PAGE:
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The startup of the server can be done also through configuration, but I extended my work starting from the blog where I found the JSR168 examples so I will continue the same way. In the setUp() method I do all of the server configuration and startup work. The exact name of the method id not important, but it must use the @Before annotation. The first line defines the portlets I use in my tests, the exact name is not important but it must match the portlet name in the portlet.xml. There can be multiple portlets as long as they are on a comma-separated list. The server is created with only a port where the server is started. The port can pretty much be any port as long as it is not already in use.


Next the web application context is set up. Here I define a servlet url mapping and add pluto descriptors and classes in order to get a proper portlet engine. The web application context is added to the server and the server is started. Finally the base url to use for all tests is defined.


The tearDown method is run after all the tests have completed (using the @After annotation). All this method does is to stop the server.


Finally I have the test method. This is just a simple demonstration to get started. What you want to do with your tests is up to you. Any test method can contain a number of different tests and there can be multiple tests in a test class. Here I start navigating to the pluto portals front page, making sure a certain text and div is present.


Reduce logging

If you run the test with only the above setup, you will find there is some extensive logging done. This is because the logging is set to debug level. I find this a bit too talky myself. In order to fix this, first we must exclude the default logging from JWebUnit. Jetty uses slf4j and all I did from there was to add the log4j impementation of slf4j using this configuration.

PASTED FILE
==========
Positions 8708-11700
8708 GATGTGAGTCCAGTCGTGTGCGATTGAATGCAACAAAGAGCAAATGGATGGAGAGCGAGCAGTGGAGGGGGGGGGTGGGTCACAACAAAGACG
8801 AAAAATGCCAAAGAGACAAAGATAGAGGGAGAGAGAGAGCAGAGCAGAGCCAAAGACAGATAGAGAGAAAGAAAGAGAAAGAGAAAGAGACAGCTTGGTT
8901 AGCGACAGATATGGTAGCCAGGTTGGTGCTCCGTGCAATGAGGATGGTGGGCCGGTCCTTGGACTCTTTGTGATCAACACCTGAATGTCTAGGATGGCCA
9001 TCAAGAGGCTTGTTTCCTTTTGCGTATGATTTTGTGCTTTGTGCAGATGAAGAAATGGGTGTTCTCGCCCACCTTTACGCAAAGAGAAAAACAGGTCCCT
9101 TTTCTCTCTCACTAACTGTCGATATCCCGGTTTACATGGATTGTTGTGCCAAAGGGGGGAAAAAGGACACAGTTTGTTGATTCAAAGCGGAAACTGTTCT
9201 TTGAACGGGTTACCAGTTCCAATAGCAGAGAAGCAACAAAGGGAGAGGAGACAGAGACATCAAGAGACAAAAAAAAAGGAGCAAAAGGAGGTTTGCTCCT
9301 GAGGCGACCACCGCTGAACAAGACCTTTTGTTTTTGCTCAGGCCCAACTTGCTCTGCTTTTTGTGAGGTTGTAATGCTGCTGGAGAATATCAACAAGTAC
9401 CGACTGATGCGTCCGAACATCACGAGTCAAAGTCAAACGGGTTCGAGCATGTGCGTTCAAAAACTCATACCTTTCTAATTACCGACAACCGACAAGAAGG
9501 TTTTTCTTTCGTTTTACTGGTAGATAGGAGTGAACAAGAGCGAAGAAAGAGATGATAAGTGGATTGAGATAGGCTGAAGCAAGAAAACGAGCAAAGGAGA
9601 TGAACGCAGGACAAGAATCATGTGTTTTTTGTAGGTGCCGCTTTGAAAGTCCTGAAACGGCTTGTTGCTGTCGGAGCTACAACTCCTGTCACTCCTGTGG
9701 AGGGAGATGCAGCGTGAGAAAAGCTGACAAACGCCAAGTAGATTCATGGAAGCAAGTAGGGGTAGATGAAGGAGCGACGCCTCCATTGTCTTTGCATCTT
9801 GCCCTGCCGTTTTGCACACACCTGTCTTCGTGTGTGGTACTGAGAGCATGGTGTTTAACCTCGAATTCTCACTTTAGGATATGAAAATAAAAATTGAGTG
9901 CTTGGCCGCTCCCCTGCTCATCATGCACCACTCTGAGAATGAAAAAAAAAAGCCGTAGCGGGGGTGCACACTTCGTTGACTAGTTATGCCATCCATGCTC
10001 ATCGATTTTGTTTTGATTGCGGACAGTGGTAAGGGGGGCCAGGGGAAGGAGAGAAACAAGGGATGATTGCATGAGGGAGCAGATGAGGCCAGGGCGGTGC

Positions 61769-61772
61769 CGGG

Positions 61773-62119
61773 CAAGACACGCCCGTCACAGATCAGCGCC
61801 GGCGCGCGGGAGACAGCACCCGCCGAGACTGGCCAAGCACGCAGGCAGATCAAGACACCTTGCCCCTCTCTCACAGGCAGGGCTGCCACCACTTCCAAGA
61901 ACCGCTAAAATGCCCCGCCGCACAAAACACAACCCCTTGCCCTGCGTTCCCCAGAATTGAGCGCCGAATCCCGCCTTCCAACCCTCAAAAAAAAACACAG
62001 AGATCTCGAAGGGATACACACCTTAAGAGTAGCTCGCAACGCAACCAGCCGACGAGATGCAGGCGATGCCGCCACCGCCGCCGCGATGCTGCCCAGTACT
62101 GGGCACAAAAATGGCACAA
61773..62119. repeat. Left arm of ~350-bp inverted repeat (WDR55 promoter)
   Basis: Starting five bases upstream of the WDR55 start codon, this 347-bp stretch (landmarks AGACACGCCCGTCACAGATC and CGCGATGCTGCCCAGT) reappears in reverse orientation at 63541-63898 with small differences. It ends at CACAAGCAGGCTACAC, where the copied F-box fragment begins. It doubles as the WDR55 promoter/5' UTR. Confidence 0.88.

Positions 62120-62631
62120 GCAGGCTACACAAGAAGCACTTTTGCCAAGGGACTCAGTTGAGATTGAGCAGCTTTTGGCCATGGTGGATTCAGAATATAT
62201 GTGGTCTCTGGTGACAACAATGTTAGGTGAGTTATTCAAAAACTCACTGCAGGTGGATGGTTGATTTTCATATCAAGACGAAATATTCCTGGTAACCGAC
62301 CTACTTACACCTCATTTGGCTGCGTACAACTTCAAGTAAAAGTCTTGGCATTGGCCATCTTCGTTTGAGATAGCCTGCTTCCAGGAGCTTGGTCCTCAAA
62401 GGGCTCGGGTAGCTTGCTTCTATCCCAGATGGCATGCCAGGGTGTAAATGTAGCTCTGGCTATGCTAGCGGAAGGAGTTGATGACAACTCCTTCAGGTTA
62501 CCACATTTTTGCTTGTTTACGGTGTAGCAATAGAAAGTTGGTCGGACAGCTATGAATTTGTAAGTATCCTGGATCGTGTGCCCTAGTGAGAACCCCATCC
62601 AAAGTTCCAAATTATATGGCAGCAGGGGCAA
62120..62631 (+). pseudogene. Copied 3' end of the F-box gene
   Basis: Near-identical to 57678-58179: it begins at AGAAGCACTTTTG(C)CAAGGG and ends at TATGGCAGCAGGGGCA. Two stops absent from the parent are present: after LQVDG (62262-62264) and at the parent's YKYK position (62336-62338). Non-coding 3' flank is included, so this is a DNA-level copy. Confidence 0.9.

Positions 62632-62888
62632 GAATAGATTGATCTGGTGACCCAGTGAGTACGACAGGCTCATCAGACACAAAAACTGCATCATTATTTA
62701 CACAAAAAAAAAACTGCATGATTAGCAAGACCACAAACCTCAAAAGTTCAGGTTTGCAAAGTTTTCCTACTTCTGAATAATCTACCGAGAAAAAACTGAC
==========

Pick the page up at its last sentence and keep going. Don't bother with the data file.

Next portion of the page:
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This configuration will set the logging to warn level. This will reduce the logging drastically but the cause will still be logged if an error fails. You may need to adjust the log level for further debugging if a test fails, but I found this to be a nice setting. I have also added a configuration which will output maven-like logging.



Make your portlet development use maven in no-time

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I started using maven some time back and I have found many advantages. One in particular was the ease to run unit tests. This made me want to be able to unit test portlets. The portlets I create nowadays are all based on the JSR286 standard. I did not find any examples of that, but with some help from what I found I was able to do unit testing. First things first though. Before we can use unit testing for portlets, we need to have a portlet where we also use maven. This blog entry will show you have you as simple as possible get your portlet sources mavenized. 

I will not cover the topic of why you should use portlets or maven. There are so many good resources out there already and a simple search should be easy enough to find them.


Basic portlet

First of all I have a really minimalistic portlet. There is only what I need to have inb order for the portlet to work. The point was to give a basic example of what you need to do to start using maven to build your portlet. In this I had the portlet class, a jsp file, the portlet.xml, the web.xml and some resource bundle property files.